Global seed companies Monsanto and Dow AgroSciences promised litigation after Maui County residents approved a voter initiative to ban on genetically modified crops on Election Day, but five residents have beaten them to the punch.
Maui County residents Dr. Lorrin Pang, Mark Sheehan, Lei’ohu Ryder, Bonnie Marsh and Alika Atay filed a lawsuit Wednesday in state court against the county, Monsanto and Dow AgroSciences seeking more influence on how the law is implemented and aiming to resolve the issue of whether the law is enforceable.
The nonprofit organization behind the moratorium, called the SHAKA Movement, is also a plaintiff in the case.
A Molokai Mycogen Seeds field worker pollinates corn on July 2, 2014. The company is an affiliate of Dow AgroSciences.
PF Bentley/Civil Beat
The complaint states:
“Plaintiffs bring this action seeking declaratory relief against Defendants in order to (1) assure that the GMO Bill is timely and properly implemented and to be able to assist and participate in the County’s implementation of the GMO Bill, including being consulted by the County with respect to the GMO Bill’s implementation; and (2) resolve the claims that the GMO bill is not legal and enforceable, as there is an actual controversy and threat of imminent and inevitable litigation regarding this issue.”
The plaintiffs are asking the court to order Maui County to adequately fund the implementation of the moratorium, provide regular updates to the community on its implementation, and consult with the plaintiffs on the ban’s enforcement.
The ban on genetically engineered farming narrowly passed on Election Day despite the biotech industry raising nearly $8 million to defeat it and spending more than $1.3 million in TV ads warning of potential economic ruin if the ban passed.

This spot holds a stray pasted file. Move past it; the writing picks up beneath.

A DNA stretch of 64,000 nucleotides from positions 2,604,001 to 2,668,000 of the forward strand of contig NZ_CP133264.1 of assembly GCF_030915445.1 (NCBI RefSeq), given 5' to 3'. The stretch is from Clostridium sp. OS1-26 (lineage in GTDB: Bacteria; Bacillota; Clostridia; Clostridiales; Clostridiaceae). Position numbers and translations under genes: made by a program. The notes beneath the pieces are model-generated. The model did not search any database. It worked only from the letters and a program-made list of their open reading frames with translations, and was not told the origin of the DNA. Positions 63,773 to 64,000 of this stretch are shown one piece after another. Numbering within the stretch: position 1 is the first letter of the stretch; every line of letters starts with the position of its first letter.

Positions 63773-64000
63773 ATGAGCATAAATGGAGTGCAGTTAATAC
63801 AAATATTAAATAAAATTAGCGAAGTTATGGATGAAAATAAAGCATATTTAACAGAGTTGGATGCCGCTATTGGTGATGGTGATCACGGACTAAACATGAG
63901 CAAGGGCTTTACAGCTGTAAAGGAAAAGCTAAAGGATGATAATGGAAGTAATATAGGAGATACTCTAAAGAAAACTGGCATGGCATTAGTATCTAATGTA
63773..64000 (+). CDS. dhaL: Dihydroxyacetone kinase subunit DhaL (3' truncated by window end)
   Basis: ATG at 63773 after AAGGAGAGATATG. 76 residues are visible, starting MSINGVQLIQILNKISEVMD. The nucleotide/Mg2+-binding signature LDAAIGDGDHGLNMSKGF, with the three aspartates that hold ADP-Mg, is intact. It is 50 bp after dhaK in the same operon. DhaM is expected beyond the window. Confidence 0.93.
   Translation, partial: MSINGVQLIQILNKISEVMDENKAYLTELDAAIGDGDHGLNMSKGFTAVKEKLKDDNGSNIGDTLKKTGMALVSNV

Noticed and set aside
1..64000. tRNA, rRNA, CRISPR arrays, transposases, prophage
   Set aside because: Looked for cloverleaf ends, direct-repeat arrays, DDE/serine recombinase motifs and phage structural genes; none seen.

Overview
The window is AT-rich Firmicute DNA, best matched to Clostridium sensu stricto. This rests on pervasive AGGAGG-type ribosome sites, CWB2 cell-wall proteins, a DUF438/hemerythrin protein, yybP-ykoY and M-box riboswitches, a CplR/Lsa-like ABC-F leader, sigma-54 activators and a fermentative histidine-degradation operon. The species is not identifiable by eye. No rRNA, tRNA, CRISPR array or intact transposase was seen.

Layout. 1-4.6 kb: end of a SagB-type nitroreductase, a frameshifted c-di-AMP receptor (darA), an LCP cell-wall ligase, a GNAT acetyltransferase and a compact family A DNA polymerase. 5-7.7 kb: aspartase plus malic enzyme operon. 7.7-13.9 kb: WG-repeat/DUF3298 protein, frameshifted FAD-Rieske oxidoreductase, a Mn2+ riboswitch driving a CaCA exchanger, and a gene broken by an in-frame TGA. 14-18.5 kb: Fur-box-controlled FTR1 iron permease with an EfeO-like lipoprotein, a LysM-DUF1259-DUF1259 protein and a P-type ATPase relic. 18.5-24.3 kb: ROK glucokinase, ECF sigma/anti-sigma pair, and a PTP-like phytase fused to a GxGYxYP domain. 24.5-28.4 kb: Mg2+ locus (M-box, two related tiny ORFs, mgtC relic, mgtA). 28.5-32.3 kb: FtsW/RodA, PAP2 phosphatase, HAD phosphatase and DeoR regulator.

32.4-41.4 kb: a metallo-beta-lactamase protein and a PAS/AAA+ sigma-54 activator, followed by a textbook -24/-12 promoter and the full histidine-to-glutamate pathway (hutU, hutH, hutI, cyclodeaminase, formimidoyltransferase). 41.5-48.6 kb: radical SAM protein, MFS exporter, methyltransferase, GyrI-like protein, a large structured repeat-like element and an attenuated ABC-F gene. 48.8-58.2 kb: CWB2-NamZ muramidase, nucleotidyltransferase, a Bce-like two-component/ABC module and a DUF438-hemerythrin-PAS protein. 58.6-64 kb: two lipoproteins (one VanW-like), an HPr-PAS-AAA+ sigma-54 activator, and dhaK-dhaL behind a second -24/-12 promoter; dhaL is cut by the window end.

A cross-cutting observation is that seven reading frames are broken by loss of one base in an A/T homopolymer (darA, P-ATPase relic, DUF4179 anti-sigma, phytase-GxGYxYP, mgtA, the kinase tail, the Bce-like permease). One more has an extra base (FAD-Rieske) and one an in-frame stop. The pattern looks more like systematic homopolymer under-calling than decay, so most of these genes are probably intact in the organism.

The moratorium is only supposed to remain in effect until the county analyzes the public health and environmental effects of genetically modified farming and the County Council deems the practice to be safe. Penalties for growing GMO crops in the meantime range from $10,000 to $50,000 per day.
County officials are still in the process of determining how the moratorium will be enforced. Mayor Alan Arakawa previously criticized the bill as impractical.
Maui County spokesman Rod Antone said officials have been meeting for months to figure out how to implement the law, and that it will go into effect once election results are certified.
As for the lawsuit, Antone said: “We haven’t been served, we haven’t even read it, besides on Civil Beat.”
Monsanto spokeswoman Carol Reimann said in a statement Thursday that the company will probably seek to dismiss the case.
“While we are continuing to review the action filed yesterday, it appears this suit is inappropriate for the courts to decide as it seeks remedies that courts cannot provide. It is very likely we will promptly move to dismiss it. The legal validity of the ordinance under existing state and federal laws is the real issue; and that issue will be decided by a federal court in a different suit that actually reviews the merits of the ordinance,” she said.
Dow AgroSciences spokeswoman Robyn Heine said the company is aware of the lawsuit, but couldn’t say much more.
“We have not received service of process of the case, so we cannot comment further about this matter at this time,” she said. “Dow AgroSciences is confident in the safety of our farming operations on Maui County, and we believe that the ban would be illegal.”